The latest serial killer to duke it out with quadriplegic criminalist Lincoln Rhyme is a nefarious figure, the Watchmaker, whose bark, sadly, is a lot worse than his bite.
The first two victims are linked by identical clocks left at the crime scenes and the killer’s clear determination to prolong each death for as long as possible. But Lincoln Rhyme and his legman/investigator Amelia Sachs don’t need to work very hard to find clues to a killer who signs his work with a snatch of dark doggerel. Evidently the perps, soon identified for readers as unflappable Gerald Duncan and his rapist sidekick Vincent Reynolds, are intent on leaving a trail of evidence that will lead directly to them. Will Rhyme, Sachs and the NYPD catch the pair before they can kill florist Joanne Harper, Sgt. Lucy Richter and the rest of the victims they seem to have lined up? Fans of Rhyme’s first six cases (The Twelfth Card, 2005, etc.) will skip this question to focus on a more interesting one: Which of the leads, revelations, twists and confessions can be trusted, and which have been planted for purposes best known to the Watchmaker? Deaver, an old pro at pulling rugs out from under readers, adds a piquant complication this time: another case Sachs is working on her own (an impossible suicide she’s sure is murder) whose connection to the Watchmaker is worth the price of admission. But this time the complications—a technical term that refers to the extra dials and functions built into a first-rate chronometer—go way over the top for the last 100 pages, and the case peters out in diminishing returns.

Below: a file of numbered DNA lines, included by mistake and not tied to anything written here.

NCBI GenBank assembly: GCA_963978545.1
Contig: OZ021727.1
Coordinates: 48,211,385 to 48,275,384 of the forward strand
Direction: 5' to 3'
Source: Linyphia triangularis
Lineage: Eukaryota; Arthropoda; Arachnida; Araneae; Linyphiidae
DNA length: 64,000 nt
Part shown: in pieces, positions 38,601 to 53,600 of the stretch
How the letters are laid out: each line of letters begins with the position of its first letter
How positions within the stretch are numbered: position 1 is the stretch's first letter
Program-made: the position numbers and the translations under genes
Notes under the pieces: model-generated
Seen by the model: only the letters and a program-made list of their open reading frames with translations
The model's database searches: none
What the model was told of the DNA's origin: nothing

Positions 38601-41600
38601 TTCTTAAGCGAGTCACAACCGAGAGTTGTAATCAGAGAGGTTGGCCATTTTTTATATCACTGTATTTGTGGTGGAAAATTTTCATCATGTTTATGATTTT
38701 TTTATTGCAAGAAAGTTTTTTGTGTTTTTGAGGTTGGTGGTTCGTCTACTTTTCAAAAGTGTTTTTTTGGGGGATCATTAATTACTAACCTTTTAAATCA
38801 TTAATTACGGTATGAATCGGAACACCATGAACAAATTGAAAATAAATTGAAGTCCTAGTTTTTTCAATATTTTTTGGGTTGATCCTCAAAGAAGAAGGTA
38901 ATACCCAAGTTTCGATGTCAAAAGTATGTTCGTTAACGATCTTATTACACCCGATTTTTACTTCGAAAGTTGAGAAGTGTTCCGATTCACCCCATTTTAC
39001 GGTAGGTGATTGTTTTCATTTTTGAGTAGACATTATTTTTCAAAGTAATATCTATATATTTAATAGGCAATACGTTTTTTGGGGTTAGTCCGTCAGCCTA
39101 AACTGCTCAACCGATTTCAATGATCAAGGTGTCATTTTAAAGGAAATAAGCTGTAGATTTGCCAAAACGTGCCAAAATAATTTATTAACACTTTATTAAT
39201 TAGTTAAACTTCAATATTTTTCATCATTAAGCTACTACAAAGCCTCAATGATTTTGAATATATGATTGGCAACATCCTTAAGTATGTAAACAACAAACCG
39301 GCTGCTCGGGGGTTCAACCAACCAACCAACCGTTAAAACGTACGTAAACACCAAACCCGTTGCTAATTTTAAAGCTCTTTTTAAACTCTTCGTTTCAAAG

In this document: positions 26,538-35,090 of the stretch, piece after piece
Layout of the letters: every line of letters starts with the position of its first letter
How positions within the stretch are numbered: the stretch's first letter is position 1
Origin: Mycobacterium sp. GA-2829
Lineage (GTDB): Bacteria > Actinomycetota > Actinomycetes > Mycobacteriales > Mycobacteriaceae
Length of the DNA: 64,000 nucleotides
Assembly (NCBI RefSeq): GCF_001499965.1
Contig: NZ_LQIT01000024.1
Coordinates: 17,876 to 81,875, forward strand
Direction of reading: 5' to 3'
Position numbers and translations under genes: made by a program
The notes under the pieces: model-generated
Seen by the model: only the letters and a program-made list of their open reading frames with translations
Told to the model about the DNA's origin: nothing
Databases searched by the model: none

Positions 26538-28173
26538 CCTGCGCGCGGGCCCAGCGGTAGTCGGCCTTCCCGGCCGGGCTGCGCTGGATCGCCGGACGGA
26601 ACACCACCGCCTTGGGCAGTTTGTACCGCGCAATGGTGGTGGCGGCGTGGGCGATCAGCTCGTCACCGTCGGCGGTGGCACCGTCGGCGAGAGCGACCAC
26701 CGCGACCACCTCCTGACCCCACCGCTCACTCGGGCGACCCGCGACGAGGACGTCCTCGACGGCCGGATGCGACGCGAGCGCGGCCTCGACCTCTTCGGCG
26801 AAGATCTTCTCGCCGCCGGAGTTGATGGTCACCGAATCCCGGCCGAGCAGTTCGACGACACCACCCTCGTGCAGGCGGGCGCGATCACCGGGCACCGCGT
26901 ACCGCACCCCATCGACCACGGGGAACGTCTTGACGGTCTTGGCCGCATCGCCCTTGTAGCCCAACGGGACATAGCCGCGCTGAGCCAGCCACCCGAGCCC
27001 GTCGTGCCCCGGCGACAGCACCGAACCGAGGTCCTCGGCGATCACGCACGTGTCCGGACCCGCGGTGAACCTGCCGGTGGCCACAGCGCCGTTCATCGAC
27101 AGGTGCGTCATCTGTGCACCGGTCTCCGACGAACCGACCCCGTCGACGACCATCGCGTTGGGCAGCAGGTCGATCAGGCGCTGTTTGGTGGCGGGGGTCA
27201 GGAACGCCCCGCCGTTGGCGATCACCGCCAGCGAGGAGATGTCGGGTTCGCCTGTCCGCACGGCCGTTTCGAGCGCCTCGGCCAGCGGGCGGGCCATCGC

The most mannered of all Rhyme’s adventures, with more red herrings than a fish market and a climax that’s both a bang and a whimper.